NY Federal Reserve president claims Central Bank may rethink monetary policy

NY Federal Reserve president claims Central Bank may rethink monetary policy

The Federal Open Markets Committee (FOMC) of the US Federal Reserve at its meeting on Wednesday made a decision to raise the target range for the federal funds rate to 2.25 per cent to 2.50 per cent, in view of the realised and expected labor market conditions and inflation.

But now, a day after fresh Fed forecasts showed most policymakers see two rate hikes next year and one in 2020, the betting in rate futures markets is that they will need to backtrack.

Here's Republican Andy Barr of Kentucky grilling Powell in February: "Your task is to continue to unwind the Fed's asset purchases, gradually, and predictably return to market-based interest rates, and remove monetary distortions from the economy without producing excessive disruption.”".

"Nothing will deter us from doing what we think is the right thing to do", Powell said.

USA stocks had been up sharply before the Fed's announcement, but the Dow Jones Industrial Average closed down about 352 points. The yield on the 2-year Treasury note fell to 2.62 percent from 2.65 percent. Despite his satisfaction with the balance sheet, he still prefers to use the fed funds rate to control interest rates because anything else would spook the market.

But, it added, there would be fewer rate hikes in 2019, with the USA economy having been growing strongly and the job market improving. The fear is that optimism could translate into more rate hikes in the future. The central bank also emphasized that future rate increases will depend on the strength of the USA economy. The hike marked the fourth of 2018 and the ninth since the Fed's tightening path began in 2015.

United States stocks are off to a bad start.

The silver price dropped and then bounced back after the Fed's Wednesday rate hike, with gold following suit with a 1-percent rise. It's now likelier, as Powell said at his news conference, to suit its rate policy to the latest economic data - to become more flexible or, in Fed parlance, "data-dependent".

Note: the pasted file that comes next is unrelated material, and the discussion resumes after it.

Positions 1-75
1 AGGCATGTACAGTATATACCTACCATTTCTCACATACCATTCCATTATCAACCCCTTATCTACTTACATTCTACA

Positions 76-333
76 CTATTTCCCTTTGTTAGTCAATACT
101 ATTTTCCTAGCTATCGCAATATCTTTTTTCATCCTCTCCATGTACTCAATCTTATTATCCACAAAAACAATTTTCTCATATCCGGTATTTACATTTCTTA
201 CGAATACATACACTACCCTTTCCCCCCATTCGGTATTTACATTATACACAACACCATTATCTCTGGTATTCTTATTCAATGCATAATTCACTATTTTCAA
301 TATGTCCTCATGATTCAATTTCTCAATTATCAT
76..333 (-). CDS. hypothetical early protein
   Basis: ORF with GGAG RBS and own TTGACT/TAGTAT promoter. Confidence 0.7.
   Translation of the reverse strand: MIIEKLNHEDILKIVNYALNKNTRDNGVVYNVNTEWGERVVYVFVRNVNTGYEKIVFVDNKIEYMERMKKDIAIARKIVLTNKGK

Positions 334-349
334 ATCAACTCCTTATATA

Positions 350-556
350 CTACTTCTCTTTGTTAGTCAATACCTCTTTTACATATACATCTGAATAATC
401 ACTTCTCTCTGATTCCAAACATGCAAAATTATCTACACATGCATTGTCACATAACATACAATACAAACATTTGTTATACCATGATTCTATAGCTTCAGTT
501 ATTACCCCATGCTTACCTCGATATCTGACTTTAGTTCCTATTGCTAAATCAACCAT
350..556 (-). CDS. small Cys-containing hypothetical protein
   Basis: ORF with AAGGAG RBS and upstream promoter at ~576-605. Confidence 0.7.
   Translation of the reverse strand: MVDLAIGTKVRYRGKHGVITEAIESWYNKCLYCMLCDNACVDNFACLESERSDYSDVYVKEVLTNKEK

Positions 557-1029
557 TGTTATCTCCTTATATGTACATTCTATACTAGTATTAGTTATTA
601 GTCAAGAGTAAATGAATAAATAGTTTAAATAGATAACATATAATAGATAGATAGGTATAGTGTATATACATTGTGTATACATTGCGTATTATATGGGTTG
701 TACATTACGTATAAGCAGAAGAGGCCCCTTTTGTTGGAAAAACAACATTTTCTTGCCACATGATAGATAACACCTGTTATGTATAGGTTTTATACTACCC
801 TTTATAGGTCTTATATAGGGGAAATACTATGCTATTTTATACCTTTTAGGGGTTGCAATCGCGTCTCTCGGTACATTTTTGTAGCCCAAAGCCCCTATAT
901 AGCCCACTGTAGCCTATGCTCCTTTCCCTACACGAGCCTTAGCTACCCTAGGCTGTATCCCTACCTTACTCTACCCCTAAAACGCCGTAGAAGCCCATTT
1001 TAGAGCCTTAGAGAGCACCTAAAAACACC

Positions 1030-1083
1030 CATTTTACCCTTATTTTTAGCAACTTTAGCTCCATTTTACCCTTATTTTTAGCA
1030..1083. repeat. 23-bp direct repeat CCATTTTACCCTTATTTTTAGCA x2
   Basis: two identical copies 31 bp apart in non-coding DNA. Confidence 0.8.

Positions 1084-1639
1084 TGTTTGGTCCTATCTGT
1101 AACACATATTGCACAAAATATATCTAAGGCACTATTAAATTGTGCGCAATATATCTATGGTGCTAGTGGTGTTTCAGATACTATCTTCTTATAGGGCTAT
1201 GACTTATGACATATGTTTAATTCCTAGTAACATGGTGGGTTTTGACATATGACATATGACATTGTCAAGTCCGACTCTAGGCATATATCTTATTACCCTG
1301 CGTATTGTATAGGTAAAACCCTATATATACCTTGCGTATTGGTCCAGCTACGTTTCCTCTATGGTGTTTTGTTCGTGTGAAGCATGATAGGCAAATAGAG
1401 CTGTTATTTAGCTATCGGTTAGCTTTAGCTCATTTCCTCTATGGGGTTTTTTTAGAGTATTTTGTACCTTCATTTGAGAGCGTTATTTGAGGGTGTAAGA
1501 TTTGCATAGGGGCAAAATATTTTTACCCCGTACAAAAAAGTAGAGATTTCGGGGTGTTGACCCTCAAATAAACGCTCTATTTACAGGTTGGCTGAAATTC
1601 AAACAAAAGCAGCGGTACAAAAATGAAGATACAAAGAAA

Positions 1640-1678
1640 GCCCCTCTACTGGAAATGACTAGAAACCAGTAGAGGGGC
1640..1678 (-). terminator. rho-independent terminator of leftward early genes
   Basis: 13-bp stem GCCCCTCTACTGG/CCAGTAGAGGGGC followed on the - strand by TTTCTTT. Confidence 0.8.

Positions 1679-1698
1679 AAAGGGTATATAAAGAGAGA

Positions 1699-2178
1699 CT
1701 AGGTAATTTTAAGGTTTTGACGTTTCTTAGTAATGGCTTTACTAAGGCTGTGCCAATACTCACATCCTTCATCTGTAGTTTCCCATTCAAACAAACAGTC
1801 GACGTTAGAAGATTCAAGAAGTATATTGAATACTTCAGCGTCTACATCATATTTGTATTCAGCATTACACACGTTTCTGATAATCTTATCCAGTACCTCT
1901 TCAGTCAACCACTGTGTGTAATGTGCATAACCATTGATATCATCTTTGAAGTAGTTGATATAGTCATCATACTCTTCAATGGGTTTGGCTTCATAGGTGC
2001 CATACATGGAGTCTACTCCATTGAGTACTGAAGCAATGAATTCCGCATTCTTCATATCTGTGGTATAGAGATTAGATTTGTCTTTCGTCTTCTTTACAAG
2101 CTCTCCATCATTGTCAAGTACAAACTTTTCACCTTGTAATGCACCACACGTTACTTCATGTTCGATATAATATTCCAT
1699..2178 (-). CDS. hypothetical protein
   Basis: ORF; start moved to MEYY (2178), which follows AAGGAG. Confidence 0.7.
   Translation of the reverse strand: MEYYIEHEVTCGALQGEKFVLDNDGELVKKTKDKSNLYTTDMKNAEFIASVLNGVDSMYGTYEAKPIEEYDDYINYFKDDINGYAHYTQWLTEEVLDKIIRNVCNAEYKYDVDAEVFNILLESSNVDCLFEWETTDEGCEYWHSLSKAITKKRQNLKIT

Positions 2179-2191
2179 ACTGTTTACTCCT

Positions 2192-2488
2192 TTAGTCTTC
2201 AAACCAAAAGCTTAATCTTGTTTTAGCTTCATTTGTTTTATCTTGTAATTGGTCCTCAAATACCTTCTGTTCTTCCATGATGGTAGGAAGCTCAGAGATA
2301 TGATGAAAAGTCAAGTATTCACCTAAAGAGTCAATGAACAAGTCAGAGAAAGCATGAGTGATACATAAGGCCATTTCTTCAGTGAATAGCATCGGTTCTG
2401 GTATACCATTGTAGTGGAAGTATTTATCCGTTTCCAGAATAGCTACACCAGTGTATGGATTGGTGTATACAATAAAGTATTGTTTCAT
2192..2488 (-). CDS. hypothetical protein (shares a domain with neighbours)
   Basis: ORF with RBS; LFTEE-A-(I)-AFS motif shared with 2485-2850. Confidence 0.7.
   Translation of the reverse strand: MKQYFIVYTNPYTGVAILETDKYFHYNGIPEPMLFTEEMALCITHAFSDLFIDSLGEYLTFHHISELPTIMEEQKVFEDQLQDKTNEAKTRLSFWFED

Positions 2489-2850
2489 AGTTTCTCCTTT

At a press conference, Powell told reporters that the Eccles Building is content with its strategy to unwind its $4.5 trillion balance sheet.

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When asked about being challenged by the White House not to increase interest rates, Powell said: "We're going to do our jobs the way we've always done them". No longer will the Fed be able to signal weeks in advance the near-certainty of a shift in rates.

It was just Wednesday that the Federal Reserve chairman played down the role of market turmoil in setting monetary policy.

"What appeared to be even more concerning to equity investors is that Powell is not only ignoring Trump's calls to pause the tightening cycle, but he is also not listening to them".

On Wall Street, The Dow Jones fell 386.68 points, or 1.63 per cent, to 23,288.96, the S&P 500 fell 34.8 points, or 1.37 per cent, to 2511.36 and the Nasdaq Composite shed 161.74 points, or 2.38 per cent, to 6622.18.

The rate hike came a day after Mr Trump urged the Fed not to "make yet another mistake", while on Monday he said it was "incredible that with a very strong dollar and virtually no inflation, the outside world blowing up around us. the Fed is even considering yet another rate hike".

For now, most USA economic barometers are still showing strength. The unemployment rate, now at a 49-year low of 3.7 per cent, is expected to fall to 3.5 per cent next year and rise slightly in 2020 and 2021. All of the major indexes have lost 16 to 26 percent from their highs this summer and fall.

Consumer confidence and stocks are both whipped around by views on the economy, and the correlation between the two is notable.

Asian shares slid on Thursday after the U.S. Federal Reserve raised rates, as expected, and kept most of its guidance for additional hikes over the next two years, dashing investor hopes for a more dovish policy outlook.

With Wednesday's hike, the federal funds rate will now sit in a range from 2.25% to 2.5%, bordering the lower end of what Fed officials consider the neutral zone in which rates would neither stimulate nor restrain the economy. "I think the Fed went too far too fast".